More coming in 2019.
Utah has three regions based on landforms, meaning the Utah’s terrain. In technical terms, Utah has portions of three of the 10 – 20 “physiographic regions” of North America:
- The Basin and Range physiographic region,
- The Rocky Mountain physiographic region, and
- The Colorado Plateau physiographic region.
These three regions differ because they have had different geologic histories. The consequence of their cumulative geologic histories means that Utah has three sets of scenery, three sets of resources, and three sets of geologic hazards.
It also means that Utahns witness these contrasts as we travel our great state. Earth Science Education intends to explore contrasts among regions because the contrasts provide context for appreciating patterns of (a) terrain, (b) Earth materials, and (c) the effects of the role of water on Earth’s surface.
This website needs great images of Utah’s contrasting regions. Please consider contributing non-copyrighted images. Of course we will acknowledge their source.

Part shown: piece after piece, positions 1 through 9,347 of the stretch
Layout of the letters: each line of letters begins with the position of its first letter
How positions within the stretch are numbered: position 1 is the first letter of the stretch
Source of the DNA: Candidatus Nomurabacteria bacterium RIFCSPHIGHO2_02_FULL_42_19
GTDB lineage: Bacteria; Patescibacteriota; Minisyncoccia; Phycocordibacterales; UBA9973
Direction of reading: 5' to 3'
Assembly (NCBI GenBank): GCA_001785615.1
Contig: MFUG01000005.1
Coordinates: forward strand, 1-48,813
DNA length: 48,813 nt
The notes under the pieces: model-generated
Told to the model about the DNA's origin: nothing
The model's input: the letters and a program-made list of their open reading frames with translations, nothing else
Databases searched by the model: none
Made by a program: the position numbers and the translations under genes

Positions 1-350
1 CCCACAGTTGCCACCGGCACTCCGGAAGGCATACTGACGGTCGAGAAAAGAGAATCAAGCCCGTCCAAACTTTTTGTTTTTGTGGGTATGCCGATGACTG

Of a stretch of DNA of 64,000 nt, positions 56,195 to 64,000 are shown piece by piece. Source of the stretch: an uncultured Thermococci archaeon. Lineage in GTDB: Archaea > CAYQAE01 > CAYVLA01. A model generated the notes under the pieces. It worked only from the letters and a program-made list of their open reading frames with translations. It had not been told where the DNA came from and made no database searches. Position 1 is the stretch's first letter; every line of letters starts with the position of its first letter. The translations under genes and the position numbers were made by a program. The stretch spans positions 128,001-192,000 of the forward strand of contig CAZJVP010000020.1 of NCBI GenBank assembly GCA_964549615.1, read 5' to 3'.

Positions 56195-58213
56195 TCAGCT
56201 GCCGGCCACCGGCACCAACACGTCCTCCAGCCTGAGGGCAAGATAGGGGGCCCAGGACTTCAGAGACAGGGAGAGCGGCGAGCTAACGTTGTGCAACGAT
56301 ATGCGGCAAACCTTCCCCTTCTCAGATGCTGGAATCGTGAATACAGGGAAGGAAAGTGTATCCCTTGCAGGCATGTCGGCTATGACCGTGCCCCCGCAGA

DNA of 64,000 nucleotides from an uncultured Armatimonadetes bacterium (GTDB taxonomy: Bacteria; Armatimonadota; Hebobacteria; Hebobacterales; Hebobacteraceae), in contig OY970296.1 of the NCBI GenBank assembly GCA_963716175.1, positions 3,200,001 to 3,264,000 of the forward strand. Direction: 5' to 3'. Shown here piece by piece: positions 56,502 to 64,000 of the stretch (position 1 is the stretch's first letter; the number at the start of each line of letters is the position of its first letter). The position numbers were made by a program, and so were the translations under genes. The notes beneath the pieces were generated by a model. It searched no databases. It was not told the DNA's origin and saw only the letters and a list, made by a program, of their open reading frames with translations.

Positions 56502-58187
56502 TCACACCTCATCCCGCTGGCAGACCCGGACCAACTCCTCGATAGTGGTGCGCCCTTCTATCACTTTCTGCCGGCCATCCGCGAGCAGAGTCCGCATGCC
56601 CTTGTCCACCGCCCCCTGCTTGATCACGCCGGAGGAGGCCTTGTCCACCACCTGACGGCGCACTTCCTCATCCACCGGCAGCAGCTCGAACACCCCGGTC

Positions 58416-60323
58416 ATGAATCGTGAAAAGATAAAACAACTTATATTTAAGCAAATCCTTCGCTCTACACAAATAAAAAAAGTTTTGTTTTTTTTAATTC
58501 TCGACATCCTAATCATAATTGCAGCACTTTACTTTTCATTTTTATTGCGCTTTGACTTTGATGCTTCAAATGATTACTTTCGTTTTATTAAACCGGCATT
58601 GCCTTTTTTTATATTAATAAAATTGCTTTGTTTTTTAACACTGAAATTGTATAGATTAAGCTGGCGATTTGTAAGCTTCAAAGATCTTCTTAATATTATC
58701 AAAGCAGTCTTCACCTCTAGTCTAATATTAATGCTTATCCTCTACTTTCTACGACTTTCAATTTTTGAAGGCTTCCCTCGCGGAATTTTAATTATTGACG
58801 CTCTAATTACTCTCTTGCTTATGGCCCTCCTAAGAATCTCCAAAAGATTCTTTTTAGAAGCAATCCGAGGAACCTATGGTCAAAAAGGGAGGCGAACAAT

The concept of regions is a core concept for geographers. A region is a geographic area defined based on a single characteristic. The map on the left has defined three regions for Utah based on landforms. The map would differ had the regions been based on watersheds, or on biodiversity. The image on the right from USGS Map I-2206 is a computer-generated presentation of landforms. Would you draw the boundaries where C.B. Hunt drew them, and why? For example, would you include the Uinta Basin in the Rocky Mountain physiographic province or the Colorado Plateau physiographic province? People draw maps. Boundaries require judgement. D.R. Mabey, a geophysicist and good friend of C.B. Hunt would argue to include the Uinta Basin with the Uinta Mountains in the Rocky Mountain Physiogrphic Province because those geologic features depend on each other. C.B. Hunt argued based on scenery. Both approaches have fine logic.